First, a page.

Gamma-tocopherol supplementation inhibits protein nitration and ascorbate oxidation in rats with inflammation

         (Jiang, Lykkesfeldt et al. 2002) Download

Gamma-tocopherol (gammaT) complements alpha-tocopherol (alphaT) by trapping reactive nitrogen oxides to form a stable adduct, 5-nitro-gammaT [Christen et al., PNAS 94:3217-3222; 1997]. This observation led to the current investigation in which we studied the effects of gammaT supplementation on plasma and tissue vitamin C, vitamin E, and protein nitration before and after zymosan-induced acute peritonitis. Male Fischer 344 rats were fed for 4 weeks with either a normal chow diet with basal 32 mg alphaT/kg, or the same diet supplemented with approximately 90 mg d-gammaT/kg. Supplementation resulted in significantly higher levels of gammaT in plasma, liver, and kidney of control animals without affecting alphaT, total alphaT+gammaT or vitamin C. Intraperitoneal injection of zymosan caused a marked increase in 3-nitrotyrosine and a profound decline in vitamin C in all tissues examined. Supplementation with gammaT significantly inhibited protein nitration and ascorbate oxidation in the kidney, as indicated by the 29% and 56% reduction of kidney 3-nitrotyrosine and dehydroascorbate, respectively. Supplementation significantly attenuated inflammation-induced loss of vitamin C in the plasma (38%) and kidney (20%). Zymosan-treated animals had significantly higher plasma and tissue gammaT than nontreated pair-fed controls, and the elevation of gammaT was strongly accentuated by the supplementation. In contrast, alphaT did not significantly change in response to zymosan treatment. In untreated control animals, gammaT supplementation lowered basal levels of 3-nitrotyrosine in the kidney and buffered the starvation-induced changes in vitamin C in all tissues examined. Our study provides the first in vivo evidence that in rats with high basal amounts of alphaT, a moderate gammaT supplementation attenuates inflammation-mediated damage, and spares vitamin C during starvation-induced stress without affecting alphaT.

Failure of vitamin E in clinical trials: is gamma-tocopherol the answer?

         (Jialal and Devaraj 2005) Download

Oxidative stress and inflammation play a crucial role in atherosclerosis. However, prospective clinical trials of dietary antioxidants with anti-inflammatory properties, such as alpha-tocopherol (AT), have not yielded positive results. AT supplementation decreases gamma-tocopherol (GT) levels. GT is an antioxidant with potent anti-inflammatory activity, and plasma GT levels are inversely associated with cardiovascular diseases. Thus, studies using pure GT, alone or in conjunction with AT, will elucidate its utility in cardiovascular disease prevention.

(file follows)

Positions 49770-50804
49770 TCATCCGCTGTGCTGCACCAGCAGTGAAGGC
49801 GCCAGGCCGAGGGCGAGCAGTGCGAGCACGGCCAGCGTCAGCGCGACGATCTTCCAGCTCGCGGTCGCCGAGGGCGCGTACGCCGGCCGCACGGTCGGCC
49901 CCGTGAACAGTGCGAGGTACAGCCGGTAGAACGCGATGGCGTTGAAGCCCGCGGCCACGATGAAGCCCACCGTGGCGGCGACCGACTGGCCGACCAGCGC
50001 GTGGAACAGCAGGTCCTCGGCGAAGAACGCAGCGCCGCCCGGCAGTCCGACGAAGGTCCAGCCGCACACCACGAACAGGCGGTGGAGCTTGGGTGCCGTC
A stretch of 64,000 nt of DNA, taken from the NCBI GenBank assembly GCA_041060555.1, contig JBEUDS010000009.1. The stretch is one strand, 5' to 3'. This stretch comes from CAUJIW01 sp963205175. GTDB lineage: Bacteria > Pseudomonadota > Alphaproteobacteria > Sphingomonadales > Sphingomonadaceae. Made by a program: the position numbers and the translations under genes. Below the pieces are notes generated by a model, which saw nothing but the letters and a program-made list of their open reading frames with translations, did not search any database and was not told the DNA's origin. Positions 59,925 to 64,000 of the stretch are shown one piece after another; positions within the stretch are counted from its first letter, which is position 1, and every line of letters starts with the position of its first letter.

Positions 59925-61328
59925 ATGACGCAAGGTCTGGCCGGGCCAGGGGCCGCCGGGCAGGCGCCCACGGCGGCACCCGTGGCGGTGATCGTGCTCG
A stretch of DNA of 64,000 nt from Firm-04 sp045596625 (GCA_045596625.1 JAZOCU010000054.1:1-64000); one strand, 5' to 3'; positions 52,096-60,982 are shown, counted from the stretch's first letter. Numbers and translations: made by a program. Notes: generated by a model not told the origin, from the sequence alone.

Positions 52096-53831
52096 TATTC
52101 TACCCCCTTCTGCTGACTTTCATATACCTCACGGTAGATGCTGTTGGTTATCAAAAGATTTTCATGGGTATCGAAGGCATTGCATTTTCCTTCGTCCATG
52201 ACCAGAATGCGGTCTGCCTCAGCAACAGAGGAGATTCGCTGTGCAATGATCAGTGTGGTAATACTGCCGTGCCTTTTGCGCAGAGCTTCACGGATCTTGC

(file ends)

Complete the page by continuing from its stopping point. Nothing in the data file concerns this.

Mixed tocopherols prevent mammary tumorigenesis by inhibiting estrogen action and activating PPAR-gamma

            (Lee, Ju et al. 2009) Download

PURPOSE: Tocopherols are lipophilic antioxidants present in vegetable oils. Although the antioxidant and anticancer activities of alpha-tocopherol (vitamin E) have been studied for decades, recent intervention studies with alpha-tocopherol have been negative for protection from cancer in humans. The tocopherols consist of four isoforms, which are the alpha, beta, gamma, and delta variants, and recent attention is being given to other isoforms. In the present study, we investigated the inhibitory effect of a tocopherol mixture rich in gamma- and delta-tocopherols against mammary tumorigenesis. EXPERIMENTAL DESIGN: Female Sprague Dawley rats were treated with N-methyl-N-nitrosourea (NMU), and then fed diets containing 0.1%, 0.3%, or 0.5% mixed tocopherols rich in gamma- and delta-tocopherols for 9 weeks. Tumor burden and multiplicity were determined, and the levels of markers of inflammation, proliferation, and apoptosis were evaluated in the serum and in mammary tumors. The regulation of nuclear receptor signaling by tocopherols was studied in mammary tumors and in breast cancer cells. RESULTS: Dietary administration of 0.1%, 0.3%, or 0.5% mixed tocopherols suppressed mammary tumor growth by 38%, 50%, or 80%, respectively. Tumor multiplicity was also significantly reduced in all three mixed tocopherol groups. Mixed tocopherols increased the expression of p21, p27, caspase-3, and peroxisome proliferator activated receptor-gamma, and inhibited AKT and estrogen signaling in mammary tumors. Our mechanistic study found that gamma- and delta-tocopherols, but not alpha-tocopherol, activated peroxisome proliferator activated receptor-gamma and antagonized estrogen action in breast cancer. CONCLUSION: The results suggest that gamma- and delta-tocopherols may be effective agents for the prevention of breast cancer.